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Behind the Seed: How Catalog (HX23) raised $3 million from a top-tier VC

July 10, 2024

They released their not-so-minimal MVP, signed 10+ customers including Elitis and Babymoov Group, assembled an outstanding team, and then pulled it out of the bag with a $3M Seed fundraising led by LocalGlobe — all in an extremely tough market, all in 12 months. We sat down with Julien Bellemare, co-founder and CEO, to bring to life Catalog’s valiant fundraising journey, including how it happened, how it felt, and most importantly, his tips for founders following in his footsteps.

Catalog is the multichannel sales tool for B2B sellers that drives engagement of their customer base and reduces sales admin. Founded by Julien Bellemare and Maxime Poitevineau-Millin, they are part of our 2023 startup batch.

When did you start the fundraising journey? Why at this time?

JB: First off, I'd like to start by clarifying that I'm not an expert. Yes, Catalog did raise money in a tough climate for startups, but every fundraising story is unique. If my experience can help other founders out there, that's fantastic! However, it’s important to keep in mind that the story of Catalog was specific to our time and market.

To address your question, we decided to launch our fundraising because we reached a point where the market feedback we received validated our insights and early product development. We felt the time had come to double down. We spent a few weeks preparing before our first discussions with VCs. After being in the trenches for a year, we needed a moment to step back and articulate our vision. We did this with great support from the Hexa team.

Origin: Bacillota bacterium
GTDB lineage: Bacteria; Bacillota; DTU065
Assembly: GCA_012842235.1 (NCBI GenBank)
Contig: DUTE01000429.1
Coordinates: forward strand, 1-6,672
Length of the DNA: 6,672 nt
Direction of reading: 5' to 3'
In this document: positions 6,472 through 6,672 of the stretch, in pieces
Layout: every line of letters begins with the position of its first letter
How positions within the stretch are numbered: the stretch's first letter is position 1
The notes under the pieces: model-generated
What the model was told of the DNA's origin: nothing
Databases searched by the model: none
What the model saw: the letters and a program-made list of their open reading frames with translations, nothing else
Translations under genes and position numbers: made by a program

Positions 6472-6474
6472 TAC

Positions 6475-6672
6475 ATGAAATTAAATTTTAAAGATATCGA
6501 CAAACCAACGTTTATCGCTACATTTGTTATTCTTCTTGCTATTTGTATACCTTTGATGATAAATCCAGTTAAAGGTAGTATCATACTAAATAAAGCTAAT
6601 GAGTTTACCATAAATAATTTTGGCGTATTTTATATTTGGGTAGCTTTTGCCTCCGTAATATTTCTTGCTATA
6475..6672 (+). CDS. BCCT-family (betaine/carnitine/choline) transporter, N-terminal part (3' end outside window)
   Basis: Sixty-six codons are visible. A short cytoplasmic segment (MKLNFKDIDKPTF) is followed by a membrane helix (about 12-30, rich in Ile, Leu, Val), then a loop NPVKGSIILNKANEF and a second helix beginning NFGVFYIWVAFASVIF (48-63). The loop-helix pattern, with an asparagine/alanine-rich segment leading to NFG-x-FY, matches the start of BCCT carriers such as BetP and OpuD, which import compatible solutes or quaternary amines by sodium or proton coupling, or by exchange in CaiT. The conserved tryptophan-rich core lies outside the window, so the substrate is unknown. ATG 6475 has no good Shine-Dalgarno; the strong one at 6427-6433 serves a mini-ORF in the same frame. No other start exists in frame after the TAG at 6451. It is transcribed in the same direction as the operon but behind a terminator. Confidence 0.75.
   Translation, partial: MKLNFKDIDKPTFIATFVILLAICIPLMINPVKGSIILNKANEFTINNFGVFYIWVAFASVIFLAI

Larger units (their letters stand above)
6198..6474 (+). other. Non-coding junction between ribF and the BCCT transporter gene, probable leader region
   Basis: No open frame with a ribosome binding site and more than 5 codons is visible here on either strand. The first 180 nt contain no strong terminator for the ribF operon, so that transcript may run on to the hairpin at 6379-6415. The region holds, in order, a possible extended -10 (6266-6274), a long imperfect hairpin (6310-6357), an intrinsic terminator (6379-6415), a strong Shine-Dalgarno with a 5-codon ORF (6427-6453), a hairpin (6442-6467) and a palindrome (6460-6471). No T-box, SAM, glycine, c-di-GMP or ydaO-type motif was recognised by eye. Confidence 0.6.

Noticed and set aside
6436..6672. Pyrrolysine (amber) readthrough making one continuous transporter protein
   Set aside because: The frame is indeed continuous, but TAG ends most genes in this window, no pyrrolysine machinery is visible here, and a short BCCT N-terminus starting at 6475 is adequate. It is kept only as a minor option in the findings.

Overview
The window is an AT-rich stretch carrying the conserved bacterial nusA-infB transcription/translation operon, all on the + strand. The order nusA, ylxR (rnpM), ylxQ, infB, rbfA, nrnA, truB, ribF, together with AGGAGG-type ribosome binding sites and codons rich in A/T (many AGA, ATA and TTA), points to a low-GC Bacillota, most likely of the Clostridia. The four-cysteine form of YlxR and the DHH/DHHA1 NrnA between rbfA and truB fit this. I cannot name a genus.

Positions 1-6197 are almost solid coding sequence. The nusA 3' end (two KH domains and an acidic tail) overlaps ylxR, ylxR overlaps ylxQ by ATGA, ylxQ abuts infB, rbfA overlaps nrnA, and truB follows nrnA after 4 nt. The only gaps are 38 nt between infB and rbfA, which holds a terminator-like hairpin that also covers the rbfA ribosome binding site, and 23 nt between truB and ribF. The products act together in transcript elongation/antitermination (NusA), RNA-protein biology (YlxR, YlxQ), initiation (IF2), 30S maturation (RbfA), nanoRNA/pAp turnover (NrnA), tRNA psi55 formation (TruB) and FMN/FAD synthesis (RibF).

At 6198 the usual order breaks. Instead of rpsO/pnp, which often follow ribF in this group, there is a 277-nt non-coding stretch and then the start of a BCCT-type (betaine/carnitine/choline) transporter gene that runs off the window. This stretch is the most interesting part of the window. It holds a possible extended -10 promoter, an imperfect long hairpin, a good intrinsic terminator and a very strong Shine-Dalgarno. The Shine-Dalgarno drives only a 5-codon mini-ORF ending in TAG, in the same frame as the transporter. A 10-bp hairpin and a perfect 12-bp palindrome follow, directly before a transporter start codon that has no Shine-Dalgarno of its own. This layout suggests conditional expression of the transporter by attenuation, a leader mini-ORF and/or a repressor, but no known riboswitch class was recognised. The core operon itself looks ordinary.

Tell us about the process of creating the pitch - how did you craft the story? How is the story you told VCs different to the one you tell customers/press?

JB: Unlike with clients, where the focus is on selling the product as it is, pitching to VCs involves presenting not only the existing state of the product but also, and crucially, the vision for what it will become.

It’s important to not go into every single detail. The temptation is incredibly high, especially after a year of learning so much, to share every detail of what you do and why. However, this is definitely not the best way to tell your story! VCs highly value a founder's ability to convey a rich narrative in just a few simple words, which is quite understandable.  For example, I initially made the mistake of explaining our Ideal Customer Profile (ICP) in every single little detail. I quickly realized that investors didn’t need to know the 10 bullet points of our ICP, but the top 3 did matter, so I focused on those.

Also, get a coach! Many people say that seed investors invest as much in the founders as in the companies they're building. But making sure your true self is coming across to investors can be hard! Getting a coach really helped me to enhance my presence without losing my authenticity.

How did you pick the VCs you talked to?

JB: It is quite a methodical process! I had to speak to many potential investors to create momentum while still focusing on those who showed genuine interest in our story. It's essential to cast a wide net initially, but equally important to hone in on the ones who resonate with our vision and have the potential to become strong supporters. We set a goal to contact between 10 to 15 funds each week.

Ultimately, you want to work with people who are passionate about your industry, eager to contribute, and whom you can see yourself partnering with for a significant part of the journey.